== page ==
Said one concerned administrator, “Everybody’s getting paid, but Raheem still can’t read.” And my favorite Christie quote, famously uttered after parents and community members protested the vast expenditure of time and money, and the fact that school children were not seeing any hope of benefit: “I don’t care about the community criticism. We run the school district in Newark, not them.”


It doesn’t matter what or who you blame; the fact remains that the entire school “reform” movement — lock and stock — is based on the insatiable thirst for profit, using public school students (and their parents and teachers) as unwitting chumps in the scheme. I call out Bill Gates, the Walton (Wal-Mart) family, ALEC, Pearson, Battelle, Secretary of Education Arne Duncan, whackadoodle Michelle Rhee, Teach for America, the Rand Corporation, Eli Broad, the entire US Dept. of Education, and every single politician who stands to profit from the systematic dismantling of neighborhood schools through the fist-down-the-throat tactics of Common Core State Standards and its high-stakes testing component. You’ve all been bought and sold, and now your sights are set on American kids.

You’re the wolf posing as the sheep. So I hereby declare you excommunicate and anathema. I cast you into the outer darkness. I judge you damned with the devil and his fallen angels and all the reprobate, to eternal fire and everlasting pain.

I totally stole that from one of my favorite movies.  :-) But again, you get me. This isn’t about a 21-year veteran public school teacher trying to save her cushy pension (Ha! Just typing that made me laugh.). It’s about someone whose grandchildren are now approaching school age, and will be subject to this and so much more (I haven’t even started to rant about data collection). It’s about my friends who teach core subjects, wondering how the Value Added Model is going to affect them, when they’re being judged by the test scores of students they haven’t even met yet, using a formula that no one understands.

All we can do is vote out people who sleep with the corporations that fund this vulgar enterprise. In Ohio, that’s John Kasich. He has to go. I don’t care what party affiliation you espouse; if someone in power is prostituting the children of your state to the first entity that dangles a possible Washington office key, it’s time to go. I don’t care what he says — I’m convinced everything that comes out of his mouth with regard to public education is a lie. Voters just have to wake up and realize it.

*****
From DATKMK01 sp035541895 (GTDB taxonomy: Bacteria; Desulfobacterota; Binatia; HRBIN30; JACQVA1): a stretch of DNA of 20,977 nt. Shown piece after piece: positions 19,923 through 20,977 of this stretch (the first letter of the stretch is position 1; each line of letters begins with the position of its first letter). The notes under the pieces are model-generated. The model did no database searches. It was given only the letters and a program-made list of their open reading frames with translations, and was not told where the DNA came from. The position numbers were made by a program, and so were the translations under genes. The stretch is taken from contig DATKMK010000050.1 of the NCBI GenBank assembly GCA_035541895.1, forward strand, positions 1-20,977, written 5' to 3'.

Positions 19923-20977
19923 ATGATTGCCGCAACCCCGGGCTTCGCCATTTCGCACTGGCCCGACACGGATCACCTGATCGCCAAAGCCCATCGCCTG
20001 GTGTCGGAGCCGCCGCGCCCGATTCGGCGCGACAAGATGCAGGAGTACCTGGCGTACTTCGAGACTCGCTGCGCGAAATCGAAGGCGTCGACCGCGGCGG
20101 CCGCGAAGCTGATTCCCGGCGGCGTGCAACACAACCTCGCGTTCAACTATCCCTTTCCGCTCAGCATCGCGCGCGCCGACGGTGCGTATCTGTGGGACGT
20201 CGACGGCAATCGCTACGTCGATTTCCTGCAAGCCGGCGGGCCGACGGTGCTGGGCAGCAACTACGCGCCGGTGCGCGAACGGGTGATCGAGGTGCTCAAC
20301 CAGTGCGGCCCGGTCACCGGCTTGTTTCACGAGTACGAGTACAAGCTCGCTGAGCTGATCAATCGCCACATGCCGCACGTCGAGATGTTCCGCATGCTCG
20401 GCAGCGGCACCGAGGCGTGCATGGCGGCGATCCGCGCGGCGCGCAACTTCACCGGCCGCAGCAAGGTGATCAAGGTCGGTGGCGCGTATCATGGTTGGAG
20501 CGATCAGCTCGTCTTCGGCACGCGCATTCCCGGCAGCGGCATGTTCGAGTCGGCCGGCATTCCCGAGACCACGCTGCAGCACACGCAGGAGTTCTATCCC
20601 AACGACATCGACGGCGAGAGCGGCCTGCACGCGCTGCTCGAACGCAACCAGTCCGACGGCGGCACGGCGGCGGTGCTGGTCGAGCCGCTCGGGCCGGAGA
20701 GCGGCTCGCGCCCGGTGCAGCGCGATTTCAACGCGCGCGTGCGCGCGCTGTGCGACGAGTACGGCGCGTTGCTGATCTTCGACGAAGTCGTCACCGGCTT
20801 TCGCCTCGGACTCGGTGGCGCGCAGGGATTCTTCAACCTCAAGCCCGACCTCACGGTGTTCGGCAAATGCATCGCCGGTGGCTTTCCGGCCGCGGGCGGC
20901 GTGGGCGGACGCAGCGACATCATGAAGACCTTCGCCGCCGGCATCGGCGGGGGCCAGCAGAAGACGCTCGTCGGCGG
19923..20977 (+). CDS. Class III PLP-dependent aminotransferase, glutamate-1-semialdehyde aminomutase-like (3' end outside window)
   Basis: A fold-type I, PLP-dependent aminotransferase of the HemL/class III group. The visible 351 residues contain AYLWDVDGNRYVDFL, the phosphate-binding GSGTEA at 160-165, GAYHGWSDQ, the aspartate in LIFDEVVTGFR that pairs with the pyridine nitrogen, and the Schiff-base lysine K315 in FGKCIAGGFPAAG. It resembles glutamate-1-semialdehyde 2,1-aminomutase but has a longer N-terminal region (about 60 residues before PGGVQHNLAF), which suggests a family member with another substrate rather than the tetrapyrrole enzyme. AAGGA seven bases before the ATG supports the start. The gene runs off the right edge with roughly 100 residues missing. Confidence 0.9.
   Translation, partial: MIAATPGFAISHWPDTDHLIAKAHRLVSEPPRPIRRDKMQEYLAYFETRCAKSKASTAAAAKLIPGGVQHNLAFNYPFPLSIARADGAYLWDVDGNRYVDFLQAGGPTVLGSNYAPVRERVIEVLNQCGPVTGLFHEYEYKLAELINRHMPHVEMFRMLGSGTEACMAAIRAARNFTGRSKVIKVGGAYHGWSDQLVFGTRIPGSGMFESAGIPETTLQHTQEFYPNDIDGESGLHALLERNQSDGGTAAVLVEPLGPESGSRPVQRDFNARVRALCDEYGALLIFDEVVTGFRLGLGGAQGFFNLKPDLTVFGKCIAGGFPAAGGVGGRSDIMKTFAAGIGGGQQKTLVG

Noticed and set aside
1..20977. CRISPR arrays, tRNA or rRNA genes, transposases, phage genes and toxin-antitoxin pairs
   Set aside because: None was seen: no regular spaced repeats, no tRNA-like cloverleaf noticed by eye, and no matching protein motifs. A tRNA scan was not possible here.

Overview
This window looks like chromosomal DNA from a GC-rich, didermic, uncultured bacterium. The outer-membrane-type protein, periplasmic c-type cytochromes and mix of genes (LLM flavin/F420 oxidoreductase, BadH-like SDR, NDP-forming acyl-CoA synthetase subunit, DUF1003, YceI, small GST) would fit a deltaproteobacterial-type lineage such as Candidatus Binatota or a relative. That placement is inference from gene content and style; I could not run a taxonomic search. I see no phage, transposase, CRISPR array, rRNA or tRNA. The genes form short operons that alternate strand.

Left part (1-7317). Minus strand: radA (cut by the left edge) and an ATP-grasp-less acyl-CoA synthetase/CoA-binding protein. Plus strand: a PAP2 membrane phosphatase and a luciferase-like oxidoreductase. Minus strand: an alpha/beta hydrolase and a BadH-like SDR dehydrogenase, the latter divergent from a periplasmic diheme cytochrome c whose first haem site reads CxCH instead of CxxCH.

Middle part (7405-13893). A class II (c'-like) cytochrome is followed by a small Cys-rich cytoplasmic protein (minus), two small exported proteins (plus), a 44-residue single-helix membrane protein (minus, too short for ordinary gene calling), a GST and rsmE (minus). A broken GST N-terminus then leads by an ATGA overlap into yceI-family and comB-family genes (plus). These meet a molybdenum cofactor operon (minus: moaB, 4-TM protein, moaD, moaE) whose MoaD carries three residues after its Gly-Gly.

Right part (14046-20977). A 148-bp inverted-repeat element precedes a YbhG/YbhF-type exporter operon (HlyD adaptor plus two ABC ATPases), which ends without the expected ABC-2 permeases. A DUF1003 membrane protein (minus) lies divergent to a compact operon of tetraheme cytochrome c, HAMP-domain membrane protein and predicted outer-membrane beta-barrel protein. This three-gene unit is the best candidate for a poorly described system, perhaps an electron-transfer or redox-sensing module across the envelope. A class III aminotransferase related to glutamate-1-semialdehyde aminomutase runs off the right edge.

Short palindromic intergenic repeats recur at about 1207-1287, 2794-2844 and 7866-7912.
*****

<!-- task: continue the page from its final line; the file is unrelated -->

I guess we all have our pet causes, and this one is mine. And it’s impossible to encapsulate it in one rambling, incoherent treatise on a Wednesday morning when I have a concert tomorrow and craziness for the next 14 days. But I hope it somewhat clarifies why I get so jacked up when I read of yet another school district capitulating to the BS that the corporate-controlled Department of Education is spewing today. I would feel rage for any victim, but I have to admit: it’s worse when the victims are kids, and elementary principals are calling Pearson on testing day, asking what to do with test booklets on which freaked-out fourth graders have vomited. It’s worse when kindergarten teachers are forced to retool their lessons because they have to think about their six-year-olds as “preparing for college.”

It’s worse when one of those six-year-olds is my grandson, Jake.

So this, in part, is why I’m mad today. Today, and every day. Fortunately, I can put the mad in a drawer for however long I need it to stay there. If I didn’t, I’d be a raving banshee all the time, instead of just…well…now. :-D


Addendum: Immediately after I pressed “Publish” on this post, I read that Newark had just elected a pro-public-schools mayor, defeating an opponent who’d been bankrolled by the education “reformers” of Wall Street to the tune of $3M. One for the good guys.